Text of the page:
Premier Urgent Care Becomes First Black-Owned Urgent Care in Chicago

Chicago’s first black-owned urgent care facility opened in Hyde Park last month bringing much needed health services to the city’s Southside.

Located on 47th and Lake Park Avenue, Premier Urgent Care and Occupational Health Center was founded by a group of black emergency room and trauma doctors who hope to provide vital healthcare to the Southside community as well as combat youth violence throughout the city of Chicago.

“When you’re not feeling well, the last thing you feel like doing is getting in your car and driving 20 minutes to the doctor’s office or the emergency room,” co-founder Dr. Reuben Rutland, explained to the Defender. “With an urgent care facility, we treat you closer to home and can get you on your way.”

Along with Rutland, the facility’s founders include Dr. Airron Richardson and Dr. Michael McGee. The three worked in partnership with former Chicago Bears lineman and first black orthopedic surgeon at the University of Chicago Dr. Gregory Primus.

Premier Urgent Care provides non-life-threatening health services from the flu and minor abrasions to dislocated bones, minor fractures, , respiratory infections, and STD testing. Their goal is to give patients comprehensive and respectful care experience for health issues that need to be addressed but might not require a trip to the emergency room.

Studies show that the current state of healthcare disparity in the United States is a dire one — with racial and ethnic minorities much less likely to receive preventive and remedial carethan whites. Premier Urgent Care hopes to close that gap.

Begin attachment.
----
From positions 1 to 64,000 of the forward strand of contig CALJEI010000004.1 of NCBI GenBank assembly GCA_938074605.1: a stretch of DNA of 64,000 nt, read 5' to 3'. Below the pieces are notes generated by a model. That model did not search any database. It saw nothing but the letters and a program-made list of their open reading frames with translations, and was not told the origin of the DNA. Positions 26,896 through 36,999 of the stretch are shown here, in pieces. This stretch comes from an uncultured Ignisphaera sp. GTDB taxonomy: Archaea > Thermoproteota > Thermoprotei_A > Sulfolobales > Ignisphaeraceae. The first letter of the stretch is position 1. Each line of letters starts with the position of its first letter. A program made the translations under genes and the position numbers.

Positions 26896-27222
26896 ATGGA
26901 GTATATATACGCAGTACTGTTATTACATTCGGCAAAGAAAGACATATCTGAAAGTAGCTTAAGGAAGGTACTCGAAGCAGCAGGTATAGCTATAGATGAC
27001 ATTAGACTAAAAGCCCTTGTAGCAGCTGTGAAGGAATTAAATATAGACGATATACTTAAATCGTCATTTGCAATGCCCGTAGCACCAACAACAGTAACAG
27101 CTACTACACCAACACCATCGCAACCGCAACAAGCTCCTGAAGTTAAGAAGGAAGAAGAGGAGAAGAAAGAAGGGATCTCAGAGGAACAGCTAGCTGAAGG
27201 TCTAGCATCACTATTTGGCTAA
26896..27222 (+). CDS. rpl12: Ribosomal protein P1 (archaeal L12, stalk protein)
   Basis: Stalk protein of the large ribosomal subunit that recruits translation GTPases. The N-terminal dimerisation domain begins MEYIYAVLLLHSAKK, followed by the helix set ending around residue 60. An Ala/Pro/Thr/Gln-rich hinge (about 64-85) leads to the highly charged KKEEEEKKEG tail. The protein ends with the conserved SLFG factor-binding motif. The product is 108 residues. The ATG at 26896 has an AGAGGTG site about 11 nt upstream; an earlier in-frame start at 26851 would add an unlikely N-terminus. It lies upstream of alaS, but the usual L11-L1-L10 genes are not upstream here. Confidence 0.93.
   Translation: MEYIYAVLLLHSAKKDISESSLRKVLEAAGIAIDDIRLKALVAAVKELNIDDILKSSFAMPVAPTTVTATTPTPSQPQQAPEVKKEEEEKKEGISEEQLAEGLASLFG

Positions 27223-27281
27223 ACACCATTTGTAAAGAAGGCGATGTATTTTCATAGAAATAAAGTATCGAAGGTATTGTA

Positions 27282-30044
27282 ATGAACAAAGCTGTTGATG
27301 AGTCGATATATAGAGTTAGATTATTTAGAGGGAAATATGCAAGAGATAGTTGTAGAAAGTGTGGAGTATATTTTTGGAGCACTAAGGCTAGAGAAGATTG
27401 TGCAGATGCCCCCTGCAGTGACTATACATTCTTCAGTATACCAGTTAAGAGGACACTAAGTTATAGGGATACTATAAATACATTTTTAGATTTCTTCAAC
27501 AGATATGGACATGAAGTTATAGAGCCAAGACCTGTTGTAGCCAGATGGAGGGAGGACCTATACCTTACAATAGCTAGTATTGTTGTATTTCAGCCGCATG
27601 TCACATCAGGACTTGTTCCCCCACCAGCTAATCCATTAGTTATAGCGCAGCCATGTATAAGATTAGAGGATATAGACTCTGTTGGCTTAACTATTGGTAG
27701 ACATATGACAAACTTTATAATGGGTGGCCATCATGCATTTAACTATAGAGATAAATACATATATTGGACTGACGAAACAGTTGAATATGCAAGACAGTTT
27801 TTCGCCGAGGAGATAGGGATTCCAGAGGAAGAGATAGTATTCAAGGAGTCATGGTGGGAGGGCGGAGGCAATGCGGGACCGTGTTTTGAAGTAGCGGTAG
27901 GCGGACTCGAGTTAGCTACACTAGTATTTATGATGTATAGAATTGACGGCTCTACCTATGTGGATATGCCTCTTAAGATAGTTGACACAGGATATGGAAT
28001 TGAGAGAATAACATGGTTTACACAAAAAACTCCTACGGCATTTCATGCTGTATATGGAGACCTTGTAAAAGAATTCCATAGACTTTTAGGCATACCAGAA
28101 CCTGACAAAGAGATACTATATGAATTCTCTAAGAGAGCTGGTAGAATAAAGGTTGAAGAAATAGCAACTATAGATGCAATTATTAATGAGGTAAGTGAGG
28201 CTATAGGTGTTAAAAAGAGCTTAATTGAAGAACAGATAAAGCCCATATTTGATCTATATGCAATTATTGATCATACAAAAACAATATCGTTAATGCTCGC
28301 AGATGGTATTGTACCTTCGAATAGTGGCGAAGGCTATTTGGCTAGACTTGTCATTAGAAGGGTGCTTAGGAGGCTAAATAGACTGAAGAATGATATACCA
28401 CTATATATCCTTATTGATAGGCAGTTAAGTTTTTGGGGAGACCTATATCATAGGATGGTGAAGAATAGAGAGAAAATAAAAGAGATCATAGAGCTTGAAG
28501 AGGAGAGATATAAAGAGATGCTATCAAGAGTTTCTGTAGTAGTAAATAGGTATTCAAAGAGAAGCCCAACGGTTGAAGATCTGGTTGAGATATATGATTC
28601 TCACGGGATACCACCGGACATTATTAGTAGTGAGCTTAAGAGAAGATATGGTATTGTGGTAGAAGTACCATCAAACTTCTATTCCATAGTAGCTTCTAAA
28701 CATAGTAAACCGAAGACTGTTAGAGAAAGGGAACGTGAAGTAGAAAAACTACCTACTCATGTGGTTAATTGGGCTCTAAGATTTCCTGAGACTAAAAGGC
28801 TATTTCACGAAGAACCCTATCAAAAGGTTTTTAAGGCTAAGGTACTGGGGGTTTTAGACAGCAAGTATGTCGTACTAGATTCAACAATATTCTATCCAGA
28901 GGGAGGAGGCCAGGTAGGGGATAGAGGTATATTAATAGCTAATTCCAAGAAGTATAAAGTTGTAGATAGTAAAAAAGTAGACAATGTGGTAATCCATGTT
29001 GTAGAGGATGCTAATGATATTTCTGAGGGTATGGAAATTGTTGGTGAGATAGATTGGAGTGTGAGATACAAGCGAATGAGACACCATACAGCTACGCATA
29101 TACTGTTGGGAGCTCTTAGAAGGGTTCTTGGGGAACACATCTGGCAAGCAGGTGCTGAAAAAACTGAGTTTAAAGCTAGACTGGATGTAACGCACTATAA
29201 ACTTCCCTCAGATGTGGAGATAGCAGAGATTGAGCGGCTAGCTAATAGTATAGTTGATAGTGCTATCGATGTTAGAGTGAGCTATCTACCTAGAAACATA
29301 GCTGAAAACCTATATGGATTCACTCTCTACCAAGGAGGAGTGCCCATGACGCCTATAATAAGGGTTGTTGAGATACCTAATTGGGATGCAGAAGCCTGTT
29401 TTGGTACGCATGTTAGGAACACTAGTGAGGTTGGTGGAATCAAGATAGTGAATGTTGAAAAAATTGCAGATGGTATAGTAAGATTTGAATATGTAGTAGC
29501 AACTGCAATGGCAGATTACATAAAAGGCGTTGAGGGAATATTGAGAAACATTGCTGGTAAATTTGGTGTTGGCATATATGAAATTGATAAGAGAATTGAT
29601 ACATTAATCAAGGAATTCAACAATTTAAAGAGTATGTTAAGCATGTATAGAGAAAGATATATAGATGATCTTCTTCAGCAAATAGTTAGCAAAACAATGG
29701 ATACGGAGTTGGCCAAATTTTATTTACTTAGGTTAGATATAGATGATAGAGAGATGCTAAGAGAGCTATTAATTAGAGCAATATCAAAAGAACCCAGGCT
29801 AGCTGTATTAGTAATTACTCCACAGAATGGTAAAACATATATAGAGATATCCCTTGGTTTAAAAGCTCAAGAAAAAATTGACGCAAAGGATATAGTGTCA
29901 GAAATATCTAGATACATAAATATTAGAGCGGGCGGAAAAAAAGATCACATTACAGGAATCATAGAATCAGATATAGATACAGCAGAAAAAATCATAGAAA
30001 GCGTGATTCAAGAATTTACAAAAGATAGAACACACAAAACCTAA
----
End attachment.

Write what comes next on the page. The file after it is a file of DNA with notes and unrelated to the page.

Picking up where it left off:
“We have more and more minority professionals come in who don’t necessarily have the time to wait three weeks before they can see their doctor or wait eight hours in the ER,” Rutland said. “Most people want to get in, get treated, and get on their way. That’s the care we want to provide.”

In addition to providing health services, the founders are also dedicated to curbing youth violence throughout the community with their non-profit group Project Outreach and Prevention. A percentage of their profits go towards the non-profit, which is dedicated to providing mentorship programs for at-risk teens.

“We go into juvenile detention centers and high schools to help kids make better choices,” explained Rutland. “We have them shadow doctors to show them what it’s like to be in the medical profession. [Dr. McGee and I] are really passionate about giving back to the community.”

Having worked years in emergency rooms and trauma departments, the doctors know all too well the impact that gun violence can have on the youth of a community.

“I love my job, but the worst part is when a patient has passed away and I have to walk into the waiting room to tell the family,” Rutland explained. “For the first two or three seconds everybody’s looking to you with all types of hope — but you’re about to devastate them with the news.”

He continued, “If we’re not going to take control and try to do something to give back and decrease the violence in the community, then who will?”

Premier Urgent Care is open Monday through Friday from 10 a.m. to 7 p.m.

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